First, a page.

In early 2020, Chinese authorities, knowing a deadly outbreak was afoot, said nothing for almost a week, allowing the virus to take hold in Wuhan and spread across the world, while deliberately suppressing or destroying evidence of the outbreak.

Wuhan authorities initially tried to cover up the outbreak and later spent precious weeks denying human-to-human transmission.

Early on, Chinese officials declared flatly that the outbreak began at the Huanan Seafood Market in Wuhan. But Chinese data in January 2020 showed that several of the first cases had no known links to the now-shuttered market, suggesting a source elsewhere.

China's story morphed again last March when top Chinese disease control official Gao Fu said the market was not the source, but a "victim", a place where the pathogen was merely amplified.

But China has since failed to publicly connect any dots, releasing scant information on animal and environmental samples taken at the market that could aid investigators.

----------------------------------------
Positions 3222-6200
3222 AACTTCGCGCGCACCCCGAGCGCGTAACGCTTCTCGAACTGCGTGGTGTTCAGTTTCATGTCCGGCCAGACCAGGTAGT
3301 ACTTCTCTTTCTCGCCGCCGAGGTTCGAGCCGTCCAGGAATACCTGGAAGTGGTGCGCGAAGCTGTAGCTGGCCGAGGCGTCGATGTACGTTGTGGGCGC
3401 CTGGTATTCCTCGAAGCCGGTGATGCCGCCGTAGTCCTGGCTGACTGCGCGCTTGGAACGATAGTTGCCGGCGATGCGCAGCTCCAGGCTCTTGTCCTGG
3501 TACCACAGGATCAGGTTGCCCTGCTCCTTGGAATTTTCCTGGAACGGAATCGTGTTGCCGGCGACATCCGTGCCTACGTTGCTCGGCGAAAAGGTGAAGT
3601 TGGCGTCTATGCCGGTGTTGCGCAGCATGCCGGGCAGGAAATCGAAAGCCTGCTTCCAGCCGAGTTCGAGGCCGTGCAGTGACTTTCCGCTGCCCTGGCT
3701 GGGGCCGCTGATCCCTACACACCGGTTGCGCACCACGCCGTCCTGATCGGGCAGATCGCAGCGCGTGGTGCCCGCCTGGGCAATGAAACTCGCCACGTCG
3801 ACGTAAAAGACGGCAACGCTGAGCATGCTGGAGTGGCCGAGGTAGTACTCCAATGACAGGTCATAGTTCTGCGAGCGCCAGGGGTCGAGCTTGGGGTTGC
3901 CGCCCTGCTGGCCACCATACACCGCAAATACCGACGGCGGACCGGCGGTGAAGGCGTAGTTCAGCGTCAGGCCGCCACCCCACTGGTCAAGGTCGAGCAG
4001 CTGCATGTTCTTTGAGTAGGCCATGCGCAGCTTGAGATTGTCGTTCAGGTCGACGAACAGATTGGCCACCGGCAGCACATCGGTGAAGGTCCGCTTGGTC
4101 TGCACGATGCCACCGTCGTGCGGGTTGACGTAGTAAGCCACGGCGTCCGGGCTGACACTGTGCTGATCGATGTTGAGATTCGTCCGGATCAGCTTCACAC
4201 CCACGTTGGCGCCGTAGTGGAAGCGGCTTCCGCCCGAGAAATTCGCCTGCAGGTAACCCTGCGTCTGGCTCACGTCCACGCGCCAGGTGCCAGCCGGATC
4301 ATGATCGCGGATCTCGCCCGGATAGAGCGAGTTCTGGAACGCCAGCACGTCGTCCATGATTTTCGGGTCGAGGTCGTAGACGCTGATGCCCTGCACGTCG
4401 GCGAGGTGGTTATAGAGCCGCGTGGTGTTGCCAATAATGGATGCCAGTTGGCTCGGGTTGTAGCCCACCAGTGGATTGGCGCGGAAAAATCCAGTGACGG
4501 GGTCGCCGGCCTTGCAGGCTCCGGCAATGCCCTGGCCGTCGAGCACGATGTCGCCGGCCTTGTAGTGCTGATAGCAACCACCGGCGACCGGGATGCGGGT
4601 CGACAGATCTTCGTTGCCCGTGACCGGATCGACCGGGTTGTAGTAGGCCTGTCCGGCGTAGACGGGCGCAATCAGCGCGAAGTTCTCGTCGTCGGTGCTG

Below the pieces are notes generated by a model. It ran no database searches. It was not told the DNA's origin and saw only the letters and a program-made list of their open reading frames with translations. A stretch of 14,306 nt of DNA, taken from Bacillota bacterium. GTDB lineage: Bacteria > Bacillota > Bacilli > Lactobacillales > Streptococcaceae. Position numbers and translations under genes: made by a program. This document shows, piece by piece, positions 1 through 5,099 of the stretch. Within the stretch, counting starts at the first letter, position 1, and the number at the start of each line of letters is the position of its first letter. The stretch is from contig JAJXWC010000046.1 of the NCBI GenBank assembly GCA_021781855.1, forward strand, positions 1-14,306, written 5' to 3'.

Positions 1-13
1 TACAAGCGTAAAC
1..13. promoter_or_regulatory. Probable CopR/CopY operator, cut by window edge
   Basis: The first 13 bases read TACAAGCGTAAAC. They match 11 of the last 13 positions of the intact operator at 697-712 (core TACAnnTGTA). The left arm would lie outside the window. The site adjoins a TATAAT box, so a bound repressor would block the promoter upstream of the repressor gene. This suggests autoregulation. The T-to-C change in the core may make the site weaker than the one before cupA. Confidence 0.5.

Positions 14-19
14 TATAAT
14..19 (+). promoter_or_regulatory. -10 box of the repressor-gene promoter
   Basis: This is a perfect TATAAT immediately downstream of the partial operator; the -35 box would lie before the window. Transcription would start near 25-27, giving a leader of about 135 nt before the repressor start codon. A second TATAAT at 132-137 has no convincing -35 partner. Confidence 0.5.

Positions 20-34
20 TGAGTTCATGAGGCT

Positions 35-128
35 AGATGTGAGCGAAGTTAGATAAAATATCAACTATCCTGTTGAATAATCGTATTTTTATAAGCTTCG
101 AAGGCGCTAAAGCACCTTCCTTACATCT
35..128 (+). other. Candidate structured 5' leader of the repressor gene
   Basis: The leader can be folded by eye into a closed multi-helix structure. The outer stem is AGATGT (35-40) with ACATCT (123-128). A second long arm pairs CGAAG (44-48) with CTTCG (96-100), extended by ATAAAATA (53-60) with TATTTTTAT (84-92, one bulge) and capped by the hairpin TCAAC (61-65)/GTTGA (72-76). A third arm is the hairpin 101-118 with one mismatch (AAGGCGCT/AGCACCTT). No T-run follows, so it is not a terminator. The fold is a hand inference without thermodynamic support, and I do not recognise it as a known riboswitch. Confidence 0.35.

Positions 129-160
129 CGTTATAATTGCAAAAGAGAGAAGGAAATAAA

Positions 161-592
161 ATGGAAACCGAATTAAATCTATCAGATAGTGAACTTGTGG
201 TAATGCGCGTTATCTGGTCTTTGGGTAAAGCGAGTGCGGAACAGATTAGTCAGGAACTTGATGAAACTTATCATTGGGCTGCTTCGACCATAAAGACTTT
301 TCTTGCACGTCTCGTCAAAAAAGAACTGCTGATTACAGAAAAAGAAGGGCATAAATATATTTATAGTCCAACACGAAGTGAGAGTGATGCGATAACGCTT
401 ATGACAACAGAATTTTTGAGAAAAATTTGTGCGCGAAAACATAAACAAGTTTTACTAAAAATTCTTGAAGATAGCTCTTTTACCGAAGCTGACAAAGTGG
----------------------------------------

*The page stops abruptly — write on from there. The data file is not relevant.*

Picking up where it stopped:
And it has kept foreign specialists at arm's length.

Attempts to change the narrative

From the outset of the crisis, Beijing has been actively attempting to deflect criticism of its role in the coronavirus pandemic by promoting conspiracy theories and has been caught flooding the news and social media with blatant disinformation about the virus.

As part of those efforts, the Chinese regime has been actively pushing the narrative of its "heroic deeds" in the fight against the COVID-19 pandemic.

Beijing has tried to enhance its soft power push during the pandemic -- promising to share its vaccines with developing countries, and engaging in "vaccine diplomacy".

State media have been intent on showing the world that China has moved on from the pandemic, but the WHO visit comes as the Chinese regime moves to snuff out fresh clusters of the virus.